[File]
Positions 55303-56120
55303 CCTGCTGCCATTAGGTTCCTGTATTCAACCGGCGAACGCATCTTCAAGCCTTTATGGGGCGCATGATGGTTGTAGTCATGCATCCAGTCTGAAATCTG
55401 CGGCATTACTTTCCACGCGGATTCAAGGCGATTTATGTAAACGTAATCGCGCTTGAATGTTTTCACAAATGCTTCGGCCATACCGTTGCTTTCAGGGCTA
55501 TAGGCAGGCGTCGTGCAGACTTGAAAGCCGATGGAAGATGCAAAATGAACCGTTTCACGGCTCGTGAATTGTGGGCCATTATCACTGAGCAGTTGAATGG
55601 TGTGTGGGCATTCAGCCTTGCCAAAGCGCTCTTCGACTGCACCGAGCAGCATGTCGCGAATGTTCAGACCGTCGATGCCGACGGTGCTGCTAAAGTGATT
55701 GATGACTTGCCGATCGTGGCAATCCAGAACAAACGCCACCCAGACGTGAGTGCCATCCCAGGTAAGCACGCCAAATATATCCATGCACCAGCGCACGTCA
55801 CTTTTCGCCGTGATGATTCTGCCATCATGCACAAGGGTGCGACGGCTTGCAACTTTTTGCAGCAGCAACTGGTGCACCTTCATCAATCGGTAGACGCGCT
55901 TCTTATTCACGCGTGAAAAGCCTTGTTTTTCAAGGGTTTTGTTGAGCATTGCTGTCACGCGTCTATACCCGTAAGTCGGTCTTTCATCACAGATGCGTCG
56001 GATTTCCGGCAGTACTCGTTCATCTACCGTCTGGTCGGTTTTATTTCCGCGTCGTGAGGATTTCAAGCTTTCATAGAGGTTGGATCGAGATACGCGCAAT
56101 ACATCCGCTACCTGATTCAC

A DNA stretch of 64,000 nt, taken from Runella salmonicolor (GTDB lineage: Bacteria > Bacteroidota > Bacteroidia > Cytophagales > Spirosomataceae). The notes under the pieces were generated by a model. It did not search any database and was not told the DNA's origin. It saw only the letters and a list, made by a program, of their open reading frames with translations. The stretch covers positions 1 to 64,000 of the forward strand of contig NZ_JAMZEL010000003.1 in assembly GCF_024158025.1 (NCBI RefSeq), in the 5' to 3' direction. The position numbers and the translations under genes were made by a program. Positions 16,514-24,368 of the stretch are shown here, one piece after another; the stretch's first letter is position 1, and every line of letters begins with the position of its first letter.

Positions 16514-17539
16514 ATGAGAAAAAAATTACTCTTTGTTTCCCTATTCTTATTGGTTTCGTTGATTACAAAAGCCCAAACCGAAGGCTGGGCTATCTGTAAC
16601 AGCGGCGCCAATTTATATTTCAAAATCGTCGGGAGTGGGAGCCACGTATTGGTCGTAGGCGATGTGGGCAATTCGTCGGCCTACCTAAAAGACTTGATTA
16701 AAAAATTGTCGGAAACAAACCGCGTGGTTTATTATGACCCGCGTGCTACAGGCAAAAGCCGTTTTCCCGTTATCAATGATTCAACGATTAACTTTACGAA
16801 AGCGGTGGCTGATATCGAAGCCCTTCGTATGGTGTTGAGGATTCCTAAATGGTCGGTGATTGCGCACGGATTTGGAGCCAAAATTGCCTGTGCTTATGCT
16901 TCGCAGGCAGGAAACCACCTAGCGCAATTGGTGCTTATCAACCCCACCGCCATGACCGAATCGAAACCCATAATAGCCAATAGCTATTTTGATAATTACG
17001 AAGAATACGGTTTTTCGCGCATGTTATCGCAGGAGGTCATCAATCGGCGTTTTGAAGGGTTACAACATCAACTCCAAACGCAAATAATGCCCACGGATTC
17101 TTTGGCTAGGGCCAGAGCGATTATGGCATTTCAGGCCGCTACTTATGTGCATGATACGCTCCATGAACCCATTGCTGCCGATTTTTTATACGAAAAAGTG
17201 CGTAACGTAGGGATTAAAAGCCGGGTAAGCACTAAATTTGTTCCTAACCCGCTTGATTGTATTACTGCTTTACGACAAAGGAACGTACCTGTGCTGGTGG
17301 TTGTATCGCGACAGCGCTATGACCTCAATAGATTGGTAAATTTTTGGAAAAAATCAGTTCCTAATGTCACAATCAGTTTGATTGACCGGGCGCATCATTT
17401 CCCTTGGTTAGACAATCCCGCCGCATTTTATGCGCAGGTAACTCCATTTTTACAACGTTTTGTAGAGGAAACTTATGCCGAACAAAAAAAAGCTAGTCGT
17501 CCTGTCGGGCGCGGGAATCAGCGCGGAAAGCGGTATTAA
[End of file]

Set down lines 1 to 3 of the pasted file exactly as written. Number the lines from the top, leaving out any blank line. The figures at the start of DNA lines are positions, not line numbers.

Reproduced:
Positions 55303-56120
55303 CCTGCTGCCATTAGGTTCCTGTATTCAACCGGCGAACGCATCTTCAAGCCTTTATGGGGCGCATGATGGTTGTAGTCATGCATCCAGTCTGAAATCTG
55401 CGGCATTACTTTCCACGCGGATTCAAGGCGATTTATGTAAACGTAATCGCGCTTGAATGTTTTCACAAATGCTTCGGCCATACCGTTGCTTTCAGGGCTA